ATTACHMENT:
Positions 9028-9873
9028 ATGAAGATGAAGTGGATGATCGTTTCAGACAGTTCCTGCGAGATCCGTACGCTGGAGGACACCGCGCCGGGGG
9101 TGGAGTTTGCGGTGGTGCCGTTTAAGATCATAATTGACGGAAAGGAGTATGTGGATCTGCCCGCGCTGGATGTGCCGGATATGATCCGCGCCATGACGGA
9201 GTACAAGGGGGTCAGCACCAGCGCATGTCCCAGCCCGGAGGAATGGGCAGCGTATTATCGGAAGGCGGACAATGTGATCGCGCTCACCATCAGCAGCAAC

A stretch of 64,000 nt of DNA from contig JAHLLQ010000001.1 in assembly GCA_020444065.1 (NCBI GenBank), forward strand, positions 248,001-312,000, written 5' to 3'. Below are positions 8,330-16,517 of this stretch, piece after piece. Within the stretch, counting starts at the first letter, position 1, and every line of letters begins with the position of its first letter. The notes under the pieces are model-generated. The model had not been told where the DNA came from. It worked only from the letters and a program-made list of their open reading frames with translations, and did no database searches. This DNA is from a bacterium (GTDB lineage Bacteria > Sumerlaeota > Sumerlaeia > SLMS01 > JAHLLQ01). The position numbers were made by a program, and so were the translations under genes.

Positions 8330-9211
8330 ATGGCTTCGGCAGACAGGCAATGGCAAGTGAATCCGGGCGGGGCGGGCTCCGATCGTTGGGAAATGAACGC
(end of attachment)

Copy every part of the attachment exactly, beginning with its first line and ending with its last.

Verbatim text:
Positions 9028-9873
9028 ATGAAGATGAAGTGGATGATCGTTTCAGACAGTTCCTGCGAGATCCGTACGCTGGAGGACACCGCGCCGGGGG
9101 TGGAGTTTGCGGTGGTGCCGTTTAAGATCATAATTGACGGAAAGGAGTATGTGGATCTGCCCGCGCTGGATGTGCCGGATATGATCCGCGCCATGACGGA
9201 GTACAAGGGGGTCAGCACCAGCGCATGTCCCAGCCCGGAGGAATGGGCAGCGTATTATCGGAAGGCGGACAATGTGATCGCGCTCACCATCAGCAGCAAC

A stretch of 64,000 nt of DNA from contig JAHLLQ010000001.1 in assembly GCA_020444065.1 (NCBI GenBank), forward strand, positions 248,001-312,000, written 5' to 3'. Below are positions 8,330-16,517 of this stretch, piece after piece. Within the stretch, counting starts at the first letter, position 1, and every line of letters begins with the position of its first letter. The notes under the pieces are model-generated. The model had not been told where the DNA came from. It worked only from the letters and a program-made list of their open reading frames with translations, and did no database searches. This DNA is from a bacterium (GTDB lineage Bacteria > Sumerlaeota > Sumerlaeia > SLMS01 > JAHLLQ01). The position numbers were made by a program, and so were the translations under genes.

Positions 8330-9211
8330 ATGGCTTCGGCAGACAGGCAATGGCAAGTGAATCCGGGCGGGGCGGGCTCCGATCGTTGGGAAATGAACGC